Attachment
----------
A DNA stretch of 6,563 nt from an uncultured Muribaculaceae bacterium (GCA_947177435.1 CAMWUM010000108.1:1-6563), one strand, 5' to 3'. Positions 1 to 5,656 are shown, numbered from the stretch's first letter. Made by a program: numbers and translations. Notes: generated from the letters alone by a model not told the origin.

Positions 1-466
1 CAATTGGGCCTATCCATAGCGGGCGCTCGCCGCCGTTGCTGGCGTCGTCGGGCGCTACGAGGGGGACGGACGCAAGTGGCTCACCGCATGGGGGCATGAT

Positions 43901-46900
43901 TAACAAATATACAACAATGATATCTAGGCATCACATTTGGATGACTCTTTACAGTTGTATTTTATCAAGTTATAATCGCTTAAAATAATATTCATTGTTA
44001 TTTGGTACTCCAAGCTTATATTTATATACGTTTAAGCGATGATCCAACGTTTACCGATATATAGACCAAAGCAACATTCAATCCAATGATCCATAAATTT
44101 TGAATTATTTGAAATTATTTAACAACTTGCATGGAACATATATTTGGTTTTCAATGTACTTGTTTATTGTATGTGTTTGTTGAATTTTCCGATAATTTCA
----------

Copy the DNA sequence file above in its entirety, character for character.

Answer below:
A DNA stretch of 6,563 nt from an uncultured Muribaculaceae bacterium (GCA_947177435.1 CAMWUM010000108.1:1-6563), one strand, 5' to 3'. Positions 1 to 5,656 are shown, numbered from the stretch's first letter. Made by a program: numbers and translations. Notes: generated from the letters alone by a model not told the origin.

Positions 1-466
1 CAATTGGGCCTATCCATAGCGGGCGCTCGCCGCCGTTGCTGGCGTCGTCGGGCGCTACGAGGGGGACGGACGCAAGTGGCTCACCGCATGGGGGCATGAT

Positions 43901-46900
43901 TAACAAATATACAACAATGATATCTAGGCATCACATTTGGATGACTCTTTACAGTTGTATTTTATCAAGTTATAATCGCTTAAAATAATATTCATTGTTA
44001 TTTGGTACTCCAAGCTTATATTTATATACGTTTAAGCGATGATCCAACGTTTACCGATATATAGACCAAAGCAACATTCAATCCAATGATCCATAAATTT
44101 TGAATTATTTGAAATTATTTAACAACTTGCATGGAACATATATTTGGTTTTCAATGTACTTGTTTATTGTATGTGTTTGTTGAATTTTCCGATAATTTCA